On some of Everyday Health’s article and news content types, I see some empty space that could be utilized to capture email addresses or encourage social following.

Before we move on, I’d like to point out one more nice strategy being used on these article pages.

Instead of having a large wall of ads in the right hand column, at a certain scrolling point the right hand ad seamlessly follows you down as you scroll which gives optimal ad visibility time while still leaving lots of nice beautiful whitespace.

Besides the related content widgets I’ve already mentioned, Everyday Health also utilizes a “right arrow” widget.

Conceptually I like this strategy, but I’d be curious to see what kind of engagement they are getting given it’s just an arrow with no text on it. The “next” article title does appear on hover but you’re relying on a visitor’s curiosity to interact with a floating, unlabeled element.

I might try experimenting with adding some text or icons to give some more context around what this arrow does. Perhaps they could try making the widget slide out when a visitor has reached the end of the article. That way the visitor can keep reading without distraction and still get notified of additional content when they’re done.

Exit Intent

An exit intent is a popup that appears only when a visitor has shown “intent” to leave your website. That means moving their mouse above the content window up to the top navigation panel of their browser.

This only works for desktop users but it gives you one last chance to entice a visitor to stick around when they’re already on their way out.

Popups convert well but they’re annoying and many websites understandably use them sparingly. The exit intent however is the best of both worlds in my opinion.

I would recommend testing an exit intent with popular content or an email capture form.

Email Capture

Speaking of email capture forms, I see a lot of possibilities for Everyday Health to grow their email list at a faster rate.

The only consistent email capture form appears buried in the footer:

Besides improving its placement, I would recommend giving an immediate free resource for signing up such as a downloadable ebook or email course on a popular topic. A more concrete, specific, and immediate value should convert better than a general newsletter.

Social Follow/Share

On pretty much every content type there is a fixed position social sharing panel that follows visitors as they scroll down the page.

Two things to note about this particular implementation.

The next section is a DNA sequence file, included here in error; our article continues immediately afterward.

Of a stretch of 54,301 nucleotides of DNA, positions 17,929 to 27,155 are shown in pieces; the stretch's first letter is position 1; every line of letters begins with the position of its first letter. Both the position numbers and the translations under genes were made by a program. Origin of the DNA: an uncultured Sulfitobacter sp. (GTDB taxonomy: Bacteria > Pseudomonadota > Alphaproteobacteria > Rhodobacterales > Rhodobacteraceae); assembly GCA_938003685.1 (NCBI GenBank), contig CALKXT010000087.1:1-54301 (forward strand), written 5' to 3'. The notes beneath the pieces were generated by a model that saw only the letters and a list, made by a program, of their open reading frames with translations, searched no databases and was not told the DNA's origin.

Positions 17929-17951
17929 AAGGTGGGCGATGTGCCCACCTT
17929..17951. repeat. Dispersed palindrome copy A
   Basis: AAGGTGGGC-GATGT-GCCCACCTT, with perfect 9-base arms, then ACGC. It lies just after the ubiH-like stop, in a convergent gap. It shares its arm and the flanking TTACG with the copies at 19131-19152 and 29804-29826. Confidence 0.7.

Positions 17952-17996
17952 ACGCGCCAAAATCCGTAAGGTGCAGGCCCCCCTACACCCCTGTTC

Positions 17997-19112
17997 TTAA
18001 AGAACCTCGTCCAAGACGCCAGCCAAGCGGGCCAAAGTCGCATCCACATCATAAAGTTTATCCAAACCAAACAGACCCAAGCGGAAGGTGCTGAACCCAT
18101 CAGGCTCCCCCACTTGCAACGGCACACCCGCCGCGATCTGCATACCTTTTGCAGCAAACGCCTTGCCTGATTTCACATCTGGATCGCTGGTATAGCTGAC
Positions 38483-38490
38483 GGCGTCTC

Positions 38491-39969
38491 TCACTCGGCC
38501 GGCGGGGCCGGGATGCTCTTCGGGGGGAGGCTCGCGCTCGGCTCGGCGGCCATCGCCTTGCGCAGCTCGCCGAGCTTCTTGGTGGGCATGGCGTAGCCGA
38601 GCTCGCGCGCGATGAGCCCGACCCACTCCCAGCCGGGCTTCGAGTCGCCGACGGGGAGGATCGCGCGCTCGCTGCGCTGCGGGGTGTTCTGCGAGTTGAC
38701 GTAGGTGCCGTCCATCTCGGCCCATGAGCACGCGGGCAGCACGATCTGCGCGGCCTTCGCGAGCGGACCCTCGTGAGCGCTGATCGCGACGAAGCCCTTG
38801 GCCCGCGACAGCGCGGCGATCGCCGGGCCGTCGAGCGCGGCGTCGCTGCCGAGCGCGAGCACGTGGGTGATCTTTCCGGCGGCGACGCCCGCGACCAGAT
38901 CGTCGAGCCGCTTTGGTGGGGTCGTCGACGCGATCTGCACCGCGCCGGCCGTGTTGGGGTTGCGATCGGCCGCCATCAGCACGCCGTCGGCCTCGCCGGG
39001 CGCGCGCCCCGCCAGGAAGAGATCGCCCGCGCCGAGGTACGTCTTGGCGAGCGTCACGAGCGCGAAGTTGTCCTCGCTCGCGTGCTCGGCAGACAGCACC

First, only 5 options are present, email, print, Pinterest, Facebook, and Twitter. Instead of bombarding the visitor with tons of options, Everyday Health has pared down the choices to essentially the most popular sharing options for their audience.

Second, the total number of shares is displayed at the top. This works for Everyday Health because almost every single piece of content they’ve published has a healthy number of shares so the high number works as social proof that the content is valuable and share worthy.

If you have low or no sharing on a piece of content, displaying the total number of shares can have the opposite effect and make your website look like a ghost town.

Another social sharing strategy I like is Everyday Health’s use of the Pinterest P icon overlaid on all of their slideshow images. I’ve found that Pinterest works great for slideshow sharing and promotion.

As for getting social follows, the only call to action is buried in the footer.

Putting something inline in the content will almost always have a higher engagement rate. One media company that is getting great social engagement on their content is Upworthy and it’s easy to see why.

This appears after the first paragraph of most of their content:

Upworthy’s implementation might be a little bit over the top for your aesthetic but you get the idea. A subtler version might slide nicely into your content templates and drastically increase your social following and sharing.


Despite being one of the most popular websites in a huge niche, Everyday Health still has lots of exciting opportunities to maximize their pages per visit and repeat visitor funnels.

That being said, media site funnels are complicated and small changes in one area can have big unexpected impacts on other parts of the website. It’s crucial to do controlled testing, one improvement at a time, and to watch all the key metrics around the site to see the total impact of the change.

That makes prioritizing tests an important part of the plan. To prioritize I would examine the financials of each funnel and see what achievable improvements would mean to the overall ad revenue. I’d also weigh the cost of technical implementation for each change.

From this criteria, a prioritized testing plan should become clear.

That’s it for Web Funnel Teardown number two. I hope you enjoyed it. If you’d like to get next week’s free in your inbox, .